Micheal’s thesis explored the contribution New Zealand's participation in the Olympic Games has made to national identity to better understand the role the world's largest sporting event has had in shaping New Zealand society.
As part of his research, Micheal conducted around 30 interviews with New Zealand Olympians—from the 1960s to the 2016 Rio Olympics—as well as former Minsters of Sport and members of the New Zealand broadcast media who have commentated the Olympics.
Micheal says his interest in the Olympics started at a young age. “I remember as a nine-year-old in 1996 watching the Atlanta Olympic Games, seeing Danyon Loader winning gold and thinking ‘this is pretty cool—here we are competing on the world stage and winning’.”
While rugby arguably dominates the national conversation about New Zealand’s sporting success, Micheal says it’s our participation in the Olympic Games that reflects something unique about the New Zealand psyche.
“If you think about the way New Zealanders often characterise themselves—punching above our weight, Kiwi ingenuity, the underdog—when you think about the Olympics, those phrases that we grow up with really apply. In a way, our Olympic participation epitomises what it means to be a New Zealander.”
He gives the example of Peter Snell winning gold in the 800 metres in Rome in 1960. “He was ranked only 25th or 26th in the world at the time—no one expected him to make the final, let alone win the gold medal.
“If you go through our history and look at some of the big sporting moments for New Zealand, they often happened at the Olympics. We hear about rugby as a cornerstone of our national identity, but New Zealanders’ relationship with the Olympics more accurately represents and defines a sense of New Zealand identity.”
The 2020 Olympic Games in Tokyo will mark 100 years since New Zealand sent its first independent team, and Micheal says a lot has changed in that time, including the professionalisation of sport.
He notes that a lot more funding has gone into high-performance sport since the 2000 Sydney Olympics, when New Zealand didn’t perform as well as expected.
“By 2000 the world had moved on and New Zealand hadn’t caught up. Government support for high-performance sport since then really has led to better results and performance.”
Micheal says another aspect that has changed over time is the sense of cultural identity of our Olympians. New Zealand first sent athletes to the Olympics in 1908 as part of an Australasian team, and it wasn’t until the Munich Olympics in 1972 that New Zealand’s national anthem God Defend New Zealand was played at medal ceremonies instead of God Save the Queen.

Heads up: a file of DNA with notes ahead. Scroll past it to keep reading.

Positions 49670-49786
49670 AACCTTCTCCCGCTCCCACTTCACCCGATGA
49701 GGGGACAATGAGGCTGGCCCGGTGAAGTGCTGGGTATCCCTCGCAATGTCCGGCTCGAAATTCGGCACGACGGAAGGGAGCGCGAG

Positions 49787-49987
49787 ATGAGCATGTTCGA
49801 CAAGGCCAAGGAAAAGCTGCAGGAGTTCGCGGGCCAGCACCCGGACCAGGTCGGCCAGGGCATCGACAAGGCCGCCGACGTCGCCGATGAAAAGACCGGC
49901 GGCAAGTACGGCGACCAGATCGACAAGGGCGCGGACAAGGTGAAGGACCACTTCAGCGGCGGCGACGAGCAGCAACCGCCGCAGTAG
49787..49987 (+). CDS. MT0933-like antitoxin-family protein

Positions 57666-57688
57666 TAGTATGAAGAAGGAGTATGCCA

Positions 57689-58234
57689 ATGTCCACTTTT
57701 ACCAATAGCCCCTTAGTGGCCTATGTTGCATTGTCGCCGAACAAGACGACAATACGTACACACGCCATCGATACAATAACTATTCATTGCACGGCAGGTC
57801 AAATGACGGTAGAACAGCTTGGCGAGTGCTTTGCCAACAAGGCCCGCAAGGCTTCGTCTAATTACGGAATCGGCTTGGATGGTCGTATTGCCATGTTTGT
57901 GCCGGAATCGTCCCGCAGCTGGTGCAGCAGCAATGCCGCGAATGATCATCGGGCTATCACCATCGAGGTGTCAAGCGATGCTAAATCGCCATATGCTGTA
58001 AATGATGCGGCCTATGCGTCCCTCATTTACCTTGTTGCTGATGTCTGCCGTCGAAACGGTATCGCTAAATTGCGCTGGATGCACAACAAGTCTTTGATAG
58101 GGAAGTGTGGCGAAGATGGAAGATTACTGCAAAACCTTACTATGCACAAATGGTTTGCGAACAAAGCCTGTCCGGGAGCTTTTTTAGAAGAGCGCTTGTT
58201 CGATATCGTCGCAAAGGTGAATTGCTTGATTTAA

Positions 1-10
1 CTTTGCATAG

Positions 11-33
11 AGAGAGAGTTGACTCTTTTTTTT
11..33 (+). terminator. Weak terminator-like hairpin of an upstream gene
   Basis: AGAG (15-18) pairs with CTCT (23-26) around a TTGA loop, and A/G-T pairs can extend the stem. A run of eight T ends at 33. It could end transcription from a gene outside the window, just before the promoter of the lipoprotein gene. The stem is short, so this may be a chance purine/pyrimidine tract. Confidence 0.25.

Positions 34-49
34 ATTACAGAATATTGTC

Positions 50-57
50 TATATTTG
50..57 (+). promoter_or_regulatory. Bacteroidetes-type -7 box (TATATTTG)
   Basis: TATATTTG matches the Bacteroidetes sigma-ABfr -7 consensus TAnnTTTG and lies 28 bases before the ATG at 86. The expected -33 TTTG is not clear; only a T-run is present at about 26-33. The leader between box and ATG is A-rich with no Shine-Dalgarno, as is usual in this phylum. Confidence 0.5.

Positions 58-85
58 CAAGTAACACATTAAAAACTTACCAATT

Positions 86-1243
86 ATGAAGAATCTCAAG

As New Zealand became more multicultural, this shift was reflected in our Olympic teams. Micheal says that following the 2000 Olympics, the New Zealand Olympic Committee developed an initiative called ‘One Team, One Spirit’ in partnership with Ngāi Tahu that highlighted New Zealand’s unique cultural identity.
“The sense of cultural identity that New Zealand athletes go away with is much stronger now, and is probably the most developed out of anywhere in the world. It’s reflective of a more multicultural and inclusive New Zealand—a New Zealand that arguably became more independent over the course of the 20th century and found its place in the world.”
Micheal says while the Olympic Games are a powerful platform for countries to showcase themselves, they can also be used as a political tool.
“It was really interesting to look at the relationship between politics and sport—at an academic level in New Zealand, it’s all focused on rugby and the Springbok tour of 1981, and yet there’s such a huge intersection between politics and our Olympic participation.”
Micheal points to the African boycott of the Montreal Olympics in 1976 as an example. At the time, the All Black tour of apartheid-era South Africa had caused international controversy, and many African nations asked for New Zealand to be suspended from the Olympics.
“New Zealanders really were pariahs—we like to think of ourselves as a good honest broker on the world stage, but here we were in 1976 at the centre of a political situation that led to a boycott by a large majority of the African continent.”
Micheal notes that as part of his research he spoke to some New Zealand commentators who were present at that Olympics and told people during the Games they were Australian.
“I personally can’t think of any other time when a New Zealander travelling overseas would say they were Australian, because New Zealand has a pretty good reputation globally.”
While many New Zealanders still avidly watch the Olympics, Micheal says research shows interest in the Games among younger New Zealanders is waning.
He says the New Zealand Olympic Committee has made efforts to boost interest through initiatives like Olympic ambassadors in schools and having a greater digital profile on social media, but changes to the way the Olympics are broadcast in New Zealand create further challenges.
“Now that it’s gone to Sky TV and the Olympic Broadcast Service, there’s a lack of the New Zealand story being told in Olympic broadcasts. Our commentators used to tell our history, but we’re losing that context.
“If it’s not coming through the broadcasts, who’s going to tell New Zealanders the story of our rich Olympic history? That’s a real concern—that those stories could be lost.”
Micheal says another issue is the lack of Olympic and sporting history in our museums.
“If you walk through Te Papa for example—where’s our sporting history? I applaud Te Papa for showcasing Peter Snell’s boots and Olympic medals, but they were only on display for a short time.
“If the Government is keen to promote our national identity, then surely our sporting history should play some part in that.”